I've just embarked on an extensive, crazy book tour (yes, writers still do such things--more on that later) to promote my new book, which came out last week. The first stop was an appearance two days ago on CBS's Early Show to discuss "The Wisdom of a Broken Heart: An Uncommon Guide to Healing, Insight, and Love." The "uncommon" part, I suppose, is that the principles presented in the book are based on my 15 years of study of Buddhism. (Surprisingly, Buddhism has a lot to say on the topic of heartbreak.)
During the interview, I talked about the difference between sadness and depression, how coming face-to-face with your naked need to love and be loved (naked or otherwise) isn't such a bad thing, and that a broken heart can actually change your life for the better. These statements were rooted in my interpretation of traditional Buddhist teachings on compassion and wisdom. I never mentioned the "B" (Buddhism) word. I'm not presenting myself as a Buddhist teacher nor am I hiding the fact that I graduated from a Buddhist seminary and teach meditation, I just don't lead with my "credentials" because I know what a puny human I really am and feel embarrassed about inferring anything to the contrary.
ANYWAY. So what. The point of this blog post (my first for HuffPo) is to talk about what it's like to go out into the world to talk about spirituality (aka authenticity, love, meaning, connection) as a Buddhist who isn't broadcasting or hiding her Buddhism. (There are pros and cons to both. Broadcasting pro: credibility. Broadcasting con: arrogance. Hiding pro: more direct, less jargon. Hiding con: who is this chick, anyway?)
Here's an excerpt from an email I received a few hours post-Early Show. It's from a man who thought my book might have benefited one of his children who was going through a rough marital split.
I was thinking of purchasing for my son your book you showcased today - the Wisdom of a Broken Heart...I read your bio and got stuck on what I read...I felt that a book such as yours if it was from a Christian perspective would be a good choice. How does a Buddhist talk about a savior as in the Christ? That is where I'm left. Cold. I would be interested in how you lost Christianity and "found" what some would claim to be truth? Of course, most Christians are just that...in name only...and that is why they chase Eastern Religions...
Clearly this pales next to Brit Hume's recent suggestion to Tiger Woods on FOX News that he "Turn to the Christian faith and you can make a complete recovery and be a great example to the world." Nonetheless, both Brit and my email pal are making some pretty incredible assumptions. Both believe that the truth is out there somewhere, cold and hard and real, and that they know what it is and where to find it. Both tsk-tsk those who choose something other than Christianity and, without any sense of heart (or knowledge) at all, suggest an alternative. Both also assume a priori that Christianity is the benchmark go-to faith. However, for me, becoming a Buddhist has given my life meaning. It has for sure made me a nicer person. The reasons Buddhist practice have had this impact on me are incredibly personal and intimate. No one will ever know my inner experience and how clicked-into-place perfect it feels. What about that? (Forget about being born and raised Jewish and never possessing any Christianity to lose in the first place.)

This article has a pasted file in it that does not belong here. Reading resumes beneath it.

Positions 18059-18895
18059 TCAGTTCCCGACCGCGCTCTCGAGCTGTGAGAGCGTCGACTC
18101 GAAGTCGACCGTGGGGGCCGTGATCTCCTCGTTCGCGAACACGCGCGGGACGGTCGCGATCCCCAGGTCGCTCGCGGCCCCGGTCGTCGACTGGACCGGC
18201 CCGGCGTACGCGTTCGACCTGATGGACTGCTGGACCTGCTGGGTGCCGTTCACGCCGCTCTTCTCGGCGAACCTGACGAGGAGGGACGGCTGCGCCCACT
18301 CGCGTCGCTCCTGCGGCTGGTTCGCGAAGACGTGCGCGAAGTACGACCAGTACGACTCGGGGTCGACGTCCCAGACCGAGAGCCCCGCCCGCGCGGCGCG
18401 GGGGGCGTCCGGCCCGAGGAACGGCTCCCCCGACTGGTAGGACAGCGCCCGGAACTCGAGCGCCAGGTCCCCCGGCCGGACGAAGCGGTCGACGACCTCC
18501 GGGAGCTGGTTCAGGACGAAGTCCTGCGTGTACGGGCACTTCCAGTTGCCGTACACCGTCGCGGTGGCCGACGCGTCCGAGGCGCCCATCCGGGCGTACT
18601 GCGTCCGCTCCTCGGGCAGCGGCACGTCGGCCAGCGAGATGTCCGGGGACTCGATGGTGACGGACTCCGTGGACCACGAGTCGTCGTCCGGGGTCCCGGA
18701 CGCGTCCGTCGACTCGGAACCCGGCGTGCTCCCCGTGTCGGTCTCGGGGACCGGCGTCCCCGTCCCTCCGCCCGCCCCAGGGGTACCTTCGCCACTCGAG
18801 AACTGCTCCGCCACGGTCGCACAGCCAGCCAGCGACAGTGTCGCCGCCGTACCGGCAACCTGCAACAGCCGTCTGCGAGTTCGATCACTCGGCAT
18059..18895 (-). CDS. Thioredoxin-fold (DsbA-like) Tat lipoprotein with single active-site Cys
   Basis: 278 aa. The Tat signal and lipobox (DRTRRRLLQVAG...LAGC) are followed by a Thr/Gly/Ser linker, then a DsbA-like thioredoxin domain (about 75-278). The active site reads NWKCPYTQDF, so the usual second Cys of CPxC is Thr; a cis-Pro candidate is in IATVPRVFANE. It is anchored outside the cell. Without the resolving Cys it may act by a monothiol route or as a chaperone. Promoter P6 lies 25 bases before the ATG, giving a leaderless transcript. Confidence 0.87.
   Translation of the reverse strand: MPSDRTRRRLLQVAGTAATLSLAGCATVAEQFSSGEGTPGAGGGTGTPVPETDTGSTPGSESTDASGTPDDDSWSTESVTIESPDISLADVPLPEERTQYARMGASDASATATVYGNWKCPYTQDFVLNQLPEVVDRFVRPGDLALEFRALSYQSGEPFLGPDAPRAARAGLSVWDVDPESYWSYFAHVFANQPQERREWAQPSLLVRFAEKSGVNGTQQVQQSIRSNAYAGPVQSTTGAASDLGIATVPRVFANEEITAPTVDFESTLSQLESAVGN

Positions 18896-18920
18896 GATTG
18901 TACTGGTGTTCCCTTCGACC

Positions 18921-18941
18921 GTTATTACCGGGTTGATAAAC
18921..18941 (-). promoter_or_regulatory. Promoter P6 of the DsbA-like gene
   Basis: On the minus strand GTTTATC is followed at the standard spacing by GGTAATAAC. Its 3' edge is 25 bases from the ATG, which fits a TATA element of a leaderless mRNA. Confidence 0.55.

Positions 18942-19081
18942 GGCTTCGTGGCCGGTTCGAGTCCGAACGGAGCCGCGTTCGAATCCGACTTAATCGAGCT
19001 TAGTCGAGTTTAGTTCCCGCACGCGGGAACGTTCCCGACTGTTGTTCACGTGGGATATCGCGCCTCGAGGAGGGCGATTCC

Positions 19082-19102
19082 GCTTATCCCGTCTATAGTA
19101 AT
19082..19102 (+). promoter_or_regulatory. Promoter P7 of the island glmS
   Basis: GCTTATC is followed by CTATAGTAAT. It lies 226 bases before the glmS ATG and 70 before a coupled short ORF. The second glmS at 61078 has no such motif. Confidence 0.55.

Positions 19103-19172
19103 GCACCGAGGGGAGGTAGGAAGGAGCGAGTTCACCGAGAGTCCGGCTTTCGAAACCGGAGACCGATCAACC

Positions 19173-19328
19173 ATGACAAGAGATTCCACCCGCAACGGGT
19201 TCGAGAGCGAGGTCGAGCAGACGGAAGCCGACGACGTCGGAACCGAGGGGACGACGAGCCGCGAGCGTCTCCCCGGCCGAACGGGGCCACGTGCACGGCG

In a post-flap interview with Bill O'Reilly, Hume noted wryly that non-believers get very, very upset whenever the name of Jesus Christ is mentioned, hinting (IMO) that the power and glory so brilliantly illuminate our sins that we have no choice but to repent or dis the Lord. If only I could say to Brit and Bill that it's not Jesus who causes the giant pushback, it's those who, purporting to speak in His name, insist that theirs is the only way. We don't have to look far to see what blossoms when the seeds of fundamentalism, no matter how oblique, are planted. And you don't have to be Buddhist to know beyond any doubt that aggression in any form only ever leads to more aggression. Ever, ever, ever. Period, period, period.
So my response to my newly concerned friend was to say that I hoped his child would find solace in any direction he looked and that I couldn't speak to the issues of losing Christianity since I had never possessed it in the first place. What I wanted to close with but didn't is this poem from Tibetan meditation master Chogyam Trungpa:
In the jungles of flaming ego,
May there be a cool iceberg of bodhicitta.*
On the racetrack of bureaucracy,
May there be the walk of the elephant.
May the sumptuous castle of arrogance,
Be destroyed by vajra confidence.
In the garden of gentle sanity,
May you be bombarded with coconuts of wakefulness.